Ian Brett Cooper February 15, 2013 at 05:32 PM
Also, it depends on what you mean by 'accessible'. In my 20s, I would think nothing of walking 3 to 5 miles - lots of services are accessible at that range. As I got older, I tended to rely on the bicycle more, as it can get me three times farther in the same time as walking. Now, at age 50, I like to limit my errands to half an hour each way maximum, so say 5 miles on the bike. But I rarely go out that far, as where I currently live has virtually everything I need within a 3 mile radius, so there's no need.
ROBERT SCHROEDER February 16, 2013 at 12:20 PM
I am so sorry for your loss
ROBERT SCHROEDER February 16, 2013 at 12:27 PM
lan, i would like to see more of the bikes on roads too, some areas do have it [think Rockville has 1? I seen people ride their bikes on the side walk. i us to have a bike a few years back, but sold it because the roads got dangerous to ride. Also i do agree with you that people have the right to walk anywhere.
Ian Brett Cooper February 16, 2013 at 12:41 PM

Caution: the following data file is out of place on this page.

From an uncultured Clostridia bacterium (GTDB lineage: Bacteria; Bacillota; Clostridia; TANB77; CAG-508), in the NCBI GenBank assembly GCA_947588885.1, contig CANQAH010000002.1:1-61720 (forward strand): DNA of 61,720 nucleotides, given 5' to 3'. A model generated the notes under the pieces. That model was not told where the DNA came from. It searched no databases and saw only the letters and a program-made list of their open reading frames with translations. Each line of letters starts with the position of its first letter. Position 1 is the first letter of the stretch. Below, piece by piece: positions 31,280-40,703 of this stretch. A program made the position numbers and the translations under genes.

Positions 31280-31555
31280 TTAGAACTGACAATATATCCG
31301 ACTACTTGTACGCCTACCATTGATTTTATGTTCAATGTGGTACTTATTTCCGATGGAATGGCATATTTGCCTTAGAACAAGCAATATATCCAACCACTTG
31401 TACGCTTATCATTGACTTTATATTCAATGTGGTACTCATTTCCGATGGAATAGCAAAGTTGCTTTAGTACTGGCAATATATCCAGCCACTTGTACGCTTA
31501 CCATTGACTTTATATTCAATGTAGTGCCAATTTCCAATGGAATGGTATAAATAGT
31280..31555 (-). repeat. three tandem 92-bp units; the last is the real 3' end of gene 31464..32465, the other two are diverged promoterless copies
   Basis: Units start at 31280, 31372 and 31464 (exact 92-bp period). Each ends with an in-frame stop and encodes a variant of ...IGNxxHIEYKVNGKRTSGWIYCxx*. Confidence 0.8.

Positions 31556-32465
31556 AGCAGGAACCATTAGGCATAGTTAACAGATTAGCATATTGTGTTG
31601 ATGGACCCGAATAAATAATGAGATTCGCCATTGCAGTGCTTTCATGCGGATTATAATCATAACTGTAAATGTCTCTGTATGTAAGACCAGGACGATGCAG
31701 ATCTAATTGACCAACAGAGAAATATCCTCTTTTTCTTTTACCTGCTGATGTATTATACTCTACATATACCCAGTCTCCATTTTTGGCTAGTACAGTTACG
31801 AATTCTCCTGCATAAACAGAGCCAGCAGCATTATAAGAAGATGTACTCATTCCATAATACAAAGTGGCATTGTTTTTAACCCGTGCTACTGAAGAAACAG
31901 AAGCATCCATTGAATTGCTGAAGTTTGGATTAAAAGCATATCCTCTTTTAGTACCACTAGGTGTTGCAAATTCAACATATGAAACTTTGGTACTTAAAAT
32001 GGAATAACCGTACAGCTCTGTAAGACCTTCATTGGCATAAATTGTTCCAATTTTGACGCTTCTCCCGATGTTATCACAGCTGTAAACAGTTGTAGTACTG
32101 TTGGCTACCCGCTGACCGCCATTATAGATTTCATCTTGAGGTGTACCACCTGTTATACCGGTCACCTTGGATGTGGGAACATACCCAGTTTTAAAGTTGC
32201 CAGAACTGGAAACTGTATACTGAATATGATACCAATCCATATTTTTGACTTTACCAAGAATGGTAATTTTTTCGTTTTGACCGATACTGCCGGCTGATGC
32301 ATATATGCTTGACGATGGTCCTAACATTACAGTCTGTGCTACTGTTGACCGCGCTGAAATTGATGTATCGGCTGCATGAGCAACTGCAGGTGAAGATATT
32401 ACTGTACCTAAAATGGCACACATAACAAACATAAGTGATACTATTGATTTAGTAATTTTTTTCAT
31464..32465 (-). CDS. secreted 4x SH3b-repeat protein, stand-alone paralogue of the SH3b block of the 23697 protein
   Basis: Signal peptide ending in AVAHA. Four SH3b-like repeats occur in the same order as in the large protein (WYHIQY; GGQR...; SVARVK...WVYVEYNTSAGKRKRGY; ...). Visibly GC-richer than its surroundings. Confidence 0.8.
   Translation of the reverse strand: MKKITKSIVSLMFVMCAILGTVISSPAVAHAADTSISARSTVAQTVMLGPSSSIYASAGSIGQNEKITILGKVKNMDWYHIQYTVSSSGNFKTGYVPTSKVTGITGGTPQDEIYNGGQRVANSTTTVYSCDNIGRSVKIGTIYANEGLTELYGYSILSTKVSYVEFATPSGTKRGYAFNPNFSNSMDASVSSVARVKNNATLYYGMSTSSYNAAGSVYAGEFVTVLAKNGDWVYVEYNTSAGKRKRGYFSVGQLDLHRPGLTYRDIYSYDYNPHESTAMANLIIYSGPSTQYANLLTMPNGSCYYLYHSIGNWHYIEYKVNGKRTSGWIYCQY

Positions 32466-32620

"...sold it because the roads got dangerous to ride" I used to feel the same way, so I decided to take the League of American Bicyclists Smart Cycling course. Then I took their instructor course. Now I feel in control on any road (I cycled 2 miles along University Boulevard - a 6-lane highway - just yesterday). Still, I'd like to see speed limits reduced - everyone seems in such a hurry, and mostly in pursuit of getting somewhere they don't really want to be anyway. The frantic pace of motoring has made almost every journey unpleasant for everyone and deadly for some. If we could find some way of making the journey fun and safer for everyone, that would be a real victory, and I feel a change to a slower pace would be a good first step. Then again, virtually no one sees it my way.
ROBERT SCHROEDER February 16, 2013 at 12:52 PM
I agree lower the speed limit [some people do not even care too], i did not know about that bike course. i us to go from sligo creak to Wheaton reg. park with the manager of the apartment building i lived in.
Ian Brett Cooper February 16, 2013 at 01:06 PM
Yeah, that's a nice ride. I live very close to the Sligo Creek bike path, so my family and I use it a lot to get to Brookside Gardens. Now that's a lovely spot to enjoy a change of pace - no cars and bikes aren't even allowed in there, so it's like an oasis of peace and quiet.